UK version of Stand Up To Cancer telecasts, launched by the actor Gwyneth Paltrow, will be broadcast in October
Cancer Research UK will receive funds from a week-long series of programmes about cancer that will be screened on Channel 4 in October.
Stand Up To Cancer, which has run in the US since 2008 and is supported by the actor Gwyneth Paltrow, will culminate in an evening-long "live fundraising entertainment extravaganza", a statement from CRUK and Channel 4 said.
Celebrities to be involved include the comedian Alan Carr and the presenter Davina McCall.
Stand Up To Cancer, an initiative of the US-based charity the Entertainment Industry Foundation, has raised more than £100m for cancer research through two telecasts hosted by the three major US television networks. The third will take place on 7 September.
Celebrities who have supported Stand Up To Cancer in the US include the actors George Clooney, Denzel Washington, Scarlett Johansson and Michael Douglas.
The UK version will be launched at an event in London with Paltrow towards the end of September, where organisers will announce details of the programmes that will be broadcast during the week.
A spokeswoman for CRUK declined to disclose its fundraising target for the event. "We hope to raise millions but it is the first time we have done this, so it is difficult to know how much we might raise," she said.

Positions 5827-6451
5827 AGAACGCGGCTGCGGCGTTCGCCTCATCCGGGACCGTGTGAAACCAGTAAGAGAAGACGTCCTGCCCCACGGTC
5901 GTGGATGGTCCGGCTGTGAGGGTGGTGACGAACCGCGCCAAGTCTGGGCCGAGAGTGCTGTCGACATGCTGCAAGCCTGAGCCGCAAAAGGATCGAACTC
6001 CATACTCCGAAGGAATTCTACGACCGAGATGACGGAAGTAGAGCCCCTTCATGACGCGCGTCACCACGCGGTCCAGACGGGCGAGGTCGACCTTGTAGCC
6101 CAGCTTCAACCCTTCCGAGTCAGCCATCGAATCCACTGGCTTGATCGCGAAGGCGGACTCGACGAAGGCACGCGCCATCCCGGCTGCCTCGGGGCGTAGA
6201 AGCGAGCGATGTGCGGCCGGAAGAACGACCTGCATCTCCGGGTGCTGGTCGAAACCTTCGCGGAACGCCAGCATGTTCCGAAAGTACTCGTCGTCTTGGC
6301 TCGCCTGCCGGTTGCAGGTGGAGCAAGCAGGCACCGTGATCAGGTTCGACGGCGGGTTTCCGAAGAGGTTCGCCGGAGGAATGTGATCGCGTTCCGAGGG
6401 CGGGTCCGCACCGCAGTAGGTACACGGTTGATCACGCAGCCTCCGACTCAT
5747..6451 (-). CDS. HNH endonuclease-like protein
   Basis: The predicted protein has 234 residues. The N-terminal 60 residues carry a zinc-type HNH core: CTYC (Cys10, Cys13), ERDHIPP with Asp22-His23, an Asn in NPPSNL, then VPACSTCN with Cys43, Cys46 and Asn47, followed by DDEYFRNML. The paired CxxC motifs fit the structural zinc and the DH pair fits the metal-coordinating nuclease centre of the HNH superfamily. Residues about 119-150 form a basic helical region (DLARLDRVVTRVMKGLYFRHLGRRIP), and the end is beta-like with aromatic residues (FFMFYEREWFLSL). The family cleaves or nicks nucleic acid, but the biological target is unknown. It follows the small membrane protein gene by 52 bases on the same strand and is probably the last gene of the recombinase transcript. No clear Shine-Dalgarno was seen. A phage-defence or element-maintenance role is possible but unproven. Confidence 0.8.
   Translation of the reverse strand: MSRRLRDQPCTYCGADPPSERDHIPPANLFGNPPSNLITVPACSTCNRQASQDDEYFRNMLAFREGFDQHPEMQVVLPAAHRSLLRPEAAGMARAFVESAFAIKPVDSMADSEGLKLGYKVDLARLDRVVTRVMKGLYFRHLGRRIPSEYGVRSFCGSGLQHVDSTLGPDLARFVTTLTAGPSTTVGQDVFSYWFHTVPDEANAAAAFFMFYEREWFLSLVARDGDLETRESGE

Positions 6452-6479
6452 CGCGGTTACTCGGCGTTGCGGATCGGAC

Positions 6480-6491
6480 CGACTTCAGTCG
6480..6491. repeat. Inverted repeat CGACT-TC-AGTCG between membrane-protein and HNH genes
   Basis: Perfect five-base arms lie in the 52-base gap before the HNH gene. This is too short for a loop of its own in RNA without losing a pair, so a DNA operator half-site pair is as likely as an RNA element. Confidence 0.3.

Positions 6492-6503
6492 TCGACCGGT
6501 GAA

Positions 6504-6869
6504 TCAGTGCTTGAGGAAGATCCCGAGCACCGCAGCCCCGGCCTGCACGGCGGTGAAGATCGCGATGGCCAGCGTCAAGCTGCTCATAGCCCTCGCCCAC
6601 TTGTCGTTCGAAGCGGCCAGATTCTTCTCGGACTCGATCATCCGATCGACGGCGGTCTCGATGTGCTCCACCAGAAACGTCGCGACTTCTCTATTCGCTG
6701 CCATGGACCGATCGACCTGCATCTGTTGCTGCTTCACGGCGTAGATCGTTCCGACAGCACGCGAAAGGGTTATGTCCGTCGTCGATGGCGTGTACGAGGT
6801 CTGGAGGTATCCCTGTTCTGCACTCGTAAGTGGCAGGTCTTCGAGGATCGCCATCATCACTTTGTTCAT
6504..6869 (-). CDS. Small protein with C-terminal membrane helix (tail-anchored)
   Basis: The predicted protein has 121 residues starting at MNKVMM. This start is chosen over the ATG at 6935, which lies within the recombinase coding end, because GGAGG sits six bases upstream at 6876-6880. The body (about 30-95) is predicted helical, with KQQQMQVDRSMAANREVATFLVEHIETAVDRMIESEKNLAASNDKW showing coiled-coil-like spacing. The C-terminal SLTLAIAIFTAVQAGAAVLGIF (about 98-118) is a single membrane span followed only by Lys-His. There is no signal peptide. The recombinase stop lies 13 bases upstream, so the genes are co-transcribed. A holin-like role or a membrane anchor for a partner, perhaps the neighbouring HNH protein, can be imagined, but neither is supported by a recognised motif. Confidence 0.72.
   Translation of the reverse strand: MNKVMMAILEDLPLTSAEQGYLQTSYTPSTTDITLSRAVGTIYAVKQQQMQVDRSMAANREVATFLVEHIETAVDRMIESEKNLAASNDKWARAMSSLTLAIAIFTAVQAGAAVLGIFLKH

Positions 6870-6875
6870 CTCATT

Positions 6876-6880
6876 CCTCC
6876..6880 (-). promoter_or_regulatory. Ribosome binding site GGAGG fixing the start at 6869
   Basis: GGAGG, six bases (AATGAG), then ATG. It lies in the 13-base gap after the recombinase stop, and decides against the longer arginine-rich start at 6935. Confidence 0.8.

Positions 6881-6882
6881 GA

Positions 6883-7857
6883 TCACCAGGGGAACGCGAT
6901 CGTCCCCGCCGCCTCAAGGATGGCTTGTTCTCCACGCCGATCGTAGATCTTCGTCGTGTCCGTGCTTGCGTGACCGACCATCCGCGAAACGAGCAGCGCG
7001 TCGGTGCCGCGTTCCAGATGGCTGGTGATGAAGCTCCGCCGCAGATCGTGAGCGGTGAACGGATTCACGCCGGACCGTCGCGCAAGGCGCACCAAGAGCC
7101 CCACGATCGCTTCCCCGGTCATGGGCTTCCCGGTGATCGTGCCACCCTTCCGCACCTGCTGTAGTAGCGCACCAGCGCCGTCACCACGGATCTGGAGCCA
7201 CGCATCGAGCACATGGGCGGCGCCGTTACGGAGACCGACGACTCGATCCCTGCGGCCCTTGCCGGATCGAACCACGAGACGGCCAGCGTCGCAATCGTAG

The retailer Tesco, which has chosen CRUK as its current charity of the year, has signed up as lead sponsor for the event.
In a statement, Paltrow said: "Like so many people all over the world, I know what it's like to lose a loved one to cancer: it took my dad in the prime of his life.
"Stand Up To Cancer has the power to revolutionise the way we fight this disease, by uniting doctors, scientists and patients in groundbreaking research. This special broadcast will mark a wonderful milestone as Stand Up To Cancer evolves into a true global movement."
Harpal Kumar, chief executive of Cancer Research UK, said: "We've made incredible progress in the past 40 years, but there's so much more to do. It's not just technology or knowledge that we need to win our fight to beat cancer – it's funding. Every pound we raise is a step closer to achieving our goal to beat this disease."